Prepare for your tax appointment


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As you set goals for your business, have you thought about access to capital and credit? Have you struggled year after year preparing for your tax appointment? Thinking about these items now will help you prepare for both the upcoming tax season and potential borrowing opportunities your business may need.

What should I bring to my tax preparation appointment?

Getting ready for your tax appointment can be stressful. Start early by collecting these items and making sure each is accessible.

  • Last year’s tax return
  • Current financial statements and bookkeeping records (journal entries, profit and loss statement, balance sheet)
  • Income records—1099, W-2s for yourself/household and those paid to employees and/or contractors
  • Estimated tax payments—state and federal taxes paid during the year
  • General ledger—detailing each expense category for tax deductions
  • List of depreciable assets
  • Record of any benefits offered to employees

What business expenses should I share with my tax preparer?

Keeping a good record of your business expenses in your accounting software/program or in spreadsheets will be helpful to your preparer. Documentation of these expenses should include receipts or invoices. Business expenses that may be eligible for a tax deduction include:

  • Meals and travel
  • Advertising
  • Legal/accounting fees
  • Business insurance
  • Office supplies, internet, cell phone
  • Business loan interest
  • Rent for equipment or business space

Your tax preparer may help identify other expenses. If you are a home-based business, you may deduct home office expenses such as square footage of the home or office space, proportion of your utilities, and in some cases a fraction of the property taxes and/or mortgage/rent.

You may also find deductions if you use your personal vehicle for business purposes. Keep a detailed record of your mileage and itemized receipts for fuel, repair, insurance, and lease payments.

Have you purchased or sold any assets in the past calendar year?

Your tax preparer will want to see invoices or receipts for large asset purchases. These items can be depreciated and reduce your tax liability over time. When you sell large assets, your tax preparer will want to see proof of the sale and remove it from your depreciation schedule.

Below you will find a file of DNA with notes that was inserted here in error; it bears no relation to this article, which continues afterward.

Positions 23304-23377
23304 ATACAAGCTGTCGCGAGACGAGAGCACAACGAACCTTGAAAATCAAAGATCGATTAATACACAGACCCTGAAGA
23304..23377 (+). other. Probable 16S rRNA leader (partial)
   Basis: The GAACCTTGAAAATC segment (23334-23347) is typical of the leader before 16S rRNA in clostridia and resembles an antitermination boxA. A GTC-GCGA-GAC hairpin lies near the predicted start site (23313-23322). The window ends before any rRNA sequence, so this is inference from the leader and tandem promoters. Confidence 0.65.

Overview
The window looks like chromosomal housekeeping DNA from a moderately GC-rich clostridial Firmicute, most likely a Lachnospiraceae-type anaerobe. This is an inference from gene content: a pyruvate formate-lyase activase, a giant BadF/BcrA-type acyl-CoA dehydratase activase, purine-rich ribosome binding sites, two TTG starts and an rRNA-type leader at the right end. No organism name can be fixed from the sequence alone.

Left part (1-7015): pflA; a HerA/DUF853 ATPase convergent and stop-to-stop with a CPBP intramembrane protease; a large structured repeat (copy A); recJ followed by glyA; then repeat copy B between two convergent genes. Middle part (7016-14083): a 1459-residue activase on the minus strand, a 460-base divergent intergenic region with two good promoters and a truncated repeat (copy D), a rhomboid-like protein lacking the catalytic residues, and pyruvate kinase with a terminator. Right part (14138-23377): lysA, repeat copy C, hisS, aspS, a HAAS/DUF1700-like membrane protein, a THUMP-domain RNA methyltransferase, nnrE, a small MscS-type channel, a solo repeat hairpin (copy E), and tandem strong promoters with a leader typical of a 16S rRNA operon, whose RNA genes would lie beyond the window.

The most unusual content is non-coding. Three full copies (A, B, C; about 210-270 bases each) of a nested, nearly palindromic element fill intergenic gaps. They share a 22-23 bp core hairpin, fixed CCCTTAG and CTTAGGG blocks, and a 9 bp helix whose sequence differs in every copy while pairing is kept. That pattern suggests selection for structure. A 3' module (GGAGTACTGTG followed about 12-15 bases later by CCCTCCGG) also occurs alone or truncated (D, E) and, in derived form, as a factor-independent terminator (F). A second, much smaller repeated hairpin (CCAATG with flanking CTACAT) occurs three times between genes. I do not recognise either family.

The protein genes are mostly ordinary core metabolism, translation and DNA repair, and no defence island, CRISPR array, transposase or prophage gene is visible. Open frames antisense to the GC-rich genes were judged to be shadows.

Thinking about a loan for your small business in the future?

Preparing yourself with these tips will help equip you for a new loan opportunity. The more you have organized, the more likely you will be able to see a quick turnaround on your application. Even if you aren’t thinking about new loan capital now, it is better to be prepared for the potential emergency need for a cash injection or asset purchase.

Signs you are not ready for business credit

Lenders, like the Center for Rural Affairs and traditional banks, will struggle approving your application if:

  • You have a business idea without a business plan—how can you turn your idea into a thriving business?
  • You lack personal/business cash flow and/or struggle to make on-time payments.
  • Your credit score is low or you don’t have a credit history—are there opportunities to build your personal credit score? Are there derogatory items to address?
  • Your business isn’t registered or formally established—should you create an LLC, sole proprietorship, or incorporate?
  • You do not separate business and personal banking accounts.

What will a lender look for?

  • Business and personal tax returns
  • Financial statements—balance sheet, profit and loss, income statement
  • Bank statements (both personal and business)
  • Business registration (state or federal employer identification number, or EIN)
  • Business plan

The Center has created a checklist that may be useful as you prepare for your application. Click here for the checklist.

Good habits to start in 2023

  • Maintaining good records of your business income and expenses.
  • Keeping business and personal finances separated—business transactions should come from the business checking account or credit card, and personal transactions should come from your personal bank account. Keeping these separate accounts will also help you see the big picture as to where your money is going and help you address cash flow issues quickly. Your lender and your tax preparer will appreciate the organization as well.
  • Take time to plan your 2023 goals, and find someone to help hold you accountable.

Do you own a small business and want free one-on-one counseling before your tax appointment? Click here to find your regional loan specialist.